Hard work paying off for Sheepshead Bay freshman
Matt Solano started playing baseball when he was 7 years old. He and his father would head to the park where his dad would hit about 200 ground balls at him per day. Solano didn’t understand it at first, and would come home with bruises on his shins, but seven years later, he’s starting to see that his early efforts paid off.
Solano is currently leading every Public School Athletic League team from Brooklyn at every level with a .692 average and 27 hits and is ranked second in both categories in all of New York City. And he’s just a freshman.
“He’s found a few holes,” his father Robert Solano said modestly. “Honestly, we didn’t even know how much playing time he would get this year, and he’s really taken advantage of it. He’s gotten some hits off of some big boys, too.”
Solano, who lives in Canarsie, was expected to attend Madison High School this year, where he would likely be on the junior varsity team or riding a bench with the varsity team. Instead, there was a mix-up with his application, and now he’s starting on Sheepshead Bay.
“I was disappointed that I wouldn’t play at Madison at first, but I am playing a lot more here and I realize that this is a good opportunity for me,” Solano said. “I just have to continue to play hard, do whatever my team needs and make the most of it.”
Sheepshead Bay’s coach Scott Slater saw right away that Solano was a confident player with good hands. He didn’t know how good he could be at the plate early on, as the team was limited to indoor practices due to the weather. But as soon as he stepped out onto the field, Slater knew that Solano might be somebody special.
“He really knows what he’s doing at the plate,” Slater said. “He has quick hands and a lot of confidence. He’s locked in every time up. Every time he comes up, if there are runners on base, I feel confident that he can drive them in. This is a freshman we’re talking about. The sky’s the limit with him.”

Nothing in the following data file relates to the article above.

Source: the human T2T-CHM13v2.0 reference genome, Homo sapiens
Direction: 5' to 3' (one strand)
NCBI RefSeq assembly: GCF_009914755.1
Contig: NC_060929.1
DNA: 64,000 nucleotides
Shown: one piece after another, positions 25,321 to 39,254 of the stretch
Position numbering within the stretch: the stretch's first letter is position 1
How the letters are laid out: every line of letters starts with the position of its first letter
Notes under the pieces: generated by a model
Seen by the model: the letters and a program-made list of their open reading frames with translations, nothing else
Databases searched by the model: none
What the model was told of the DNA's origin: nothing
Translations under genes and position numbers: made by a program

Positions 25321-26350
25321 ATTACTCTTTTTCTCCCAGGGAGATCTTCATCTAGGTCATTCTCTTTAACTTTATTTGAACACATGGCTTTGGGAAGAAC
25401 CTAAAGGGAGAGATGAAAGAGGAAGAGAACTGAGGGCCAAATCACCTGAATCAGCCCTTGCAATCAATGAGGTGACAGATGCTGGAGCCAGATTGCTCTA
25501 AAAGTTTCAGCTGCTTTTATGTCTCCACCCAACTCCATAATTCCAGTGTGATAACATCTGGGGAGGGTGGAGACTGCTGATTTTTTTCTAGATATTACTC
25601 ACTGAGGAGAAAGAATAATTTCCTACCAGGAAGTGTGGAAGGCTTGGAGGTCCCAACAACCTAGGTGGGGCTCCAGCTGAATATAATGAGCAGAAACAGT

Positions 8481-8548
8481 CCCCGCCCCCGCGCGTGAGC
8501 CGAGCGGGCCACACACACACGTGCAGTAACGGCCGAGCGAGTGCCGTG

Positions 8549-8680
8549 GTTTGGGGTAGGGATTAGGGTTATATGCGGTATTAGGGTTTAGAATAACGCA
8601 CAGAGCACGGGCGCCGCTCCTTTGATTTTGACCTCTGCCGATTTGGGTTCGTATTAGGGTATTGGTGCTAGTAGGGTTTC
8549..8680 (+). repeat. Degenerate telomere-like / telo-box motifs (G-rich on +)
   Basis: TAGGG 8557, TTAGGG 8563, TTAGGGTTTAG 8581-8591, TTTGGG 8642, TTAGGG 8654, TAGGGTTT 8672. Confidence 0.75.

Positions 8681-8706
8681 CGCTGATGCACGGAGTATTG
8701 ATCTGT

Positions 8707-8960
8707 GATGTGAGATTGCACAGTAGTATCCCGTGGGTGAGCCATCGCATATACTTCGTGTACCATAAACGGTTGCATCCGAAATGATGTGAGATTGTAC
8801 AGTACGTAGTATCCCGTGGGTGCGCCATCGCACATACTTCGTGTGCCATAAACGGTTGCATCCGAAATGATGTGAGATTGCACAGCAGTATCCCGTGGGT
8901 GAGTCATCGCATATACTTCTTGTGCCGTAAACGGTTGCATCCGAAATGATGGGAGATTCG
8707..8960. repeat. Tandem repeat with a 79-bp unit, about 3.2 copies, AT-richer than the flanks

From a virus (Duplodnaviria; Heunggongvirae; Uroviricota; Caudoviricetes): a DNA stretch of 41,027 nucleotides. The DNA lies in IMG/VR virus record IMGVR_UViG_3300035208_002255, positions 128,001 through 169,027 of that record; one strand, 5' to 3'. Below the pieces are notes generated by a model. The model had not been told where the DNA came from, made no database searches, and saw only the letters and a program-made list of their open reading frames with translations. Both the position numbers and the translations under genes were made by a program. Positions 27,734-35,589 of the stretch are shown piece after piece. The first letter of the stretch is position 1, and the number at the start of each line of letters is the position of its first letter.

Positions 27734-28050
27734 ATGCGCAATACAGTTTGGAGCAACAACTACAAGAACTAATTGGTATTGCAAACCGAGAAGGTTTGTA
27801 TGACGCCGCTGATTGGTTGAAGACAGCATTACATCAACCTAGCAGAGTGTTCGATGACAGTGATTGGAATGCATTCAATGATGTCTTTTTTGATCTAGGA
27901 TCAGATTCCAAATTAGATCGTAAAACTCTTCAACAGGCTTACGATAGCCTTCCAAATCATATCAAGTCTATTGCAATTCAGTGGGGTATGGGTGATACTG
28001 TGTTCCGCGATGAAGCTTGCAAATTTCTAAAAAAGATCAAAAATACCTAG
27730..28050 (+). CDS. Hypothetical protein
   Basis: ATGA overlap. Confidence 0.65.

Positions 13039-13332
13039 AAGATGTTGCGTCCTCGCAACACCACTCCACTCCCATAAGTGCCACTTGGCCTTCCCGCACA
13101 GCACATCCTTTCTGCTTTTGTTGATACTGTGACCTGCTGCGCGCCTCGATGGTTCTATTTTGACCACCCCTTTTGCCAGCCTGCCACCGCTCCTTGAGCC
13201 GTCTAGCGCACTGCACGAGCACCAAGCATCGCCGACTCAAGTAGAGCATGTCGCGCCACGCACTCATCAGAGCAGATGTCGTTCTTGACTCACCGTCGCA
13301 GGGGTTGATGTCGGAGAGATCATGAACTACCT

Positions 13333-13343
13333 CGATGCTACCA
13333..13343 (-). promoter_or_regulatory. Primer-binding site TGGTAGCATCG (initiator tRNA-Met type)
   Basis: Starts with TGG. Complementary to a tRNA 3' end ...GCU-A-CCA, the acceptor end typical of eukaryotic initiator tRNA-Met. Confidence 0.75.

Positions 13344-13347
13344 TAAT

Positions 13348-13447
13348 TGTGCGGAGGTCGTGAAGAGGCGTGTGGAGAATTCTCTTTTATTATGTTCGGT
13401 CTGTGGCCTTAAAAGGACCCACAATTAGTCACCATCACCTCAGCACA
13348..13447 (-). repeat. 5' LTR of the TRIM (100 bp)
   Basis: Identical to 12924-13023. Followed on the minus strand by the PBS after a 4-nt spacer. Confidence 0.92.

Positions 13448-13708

In addition to playing for Sheepshead Bay, Solano plays for travel teams and practices with his dad away from the field on regular basis. A typical week for Solano includes batting practice in the cage on Tuesday, Wednesday and Saturday, two games on Saturday, two on Sunday and then games and practices with Sheepshead Bay throughout the week.
His season with Sheepshead Bay hasn’t been easy. The Sharks are a young team and are currently sitting in last place in the Brooklyn A South division with a 1-11 record. A natural shortstop, Solano has been forced to pitch on a team with only two seniors and no juniors. It’s not something he likes, but he appreciates that it’s helping him to better handle adversity.
“It’s a lot of work and, honestly, I didn’t always see the point,” Solano said. “I thought my dad was just being hard on me, but now I see it paying off and realize that my dad just wants me to be the best. Hopefully I can get a scholarship out of this because it’s been a lot of hard work and that would make it all worth it.”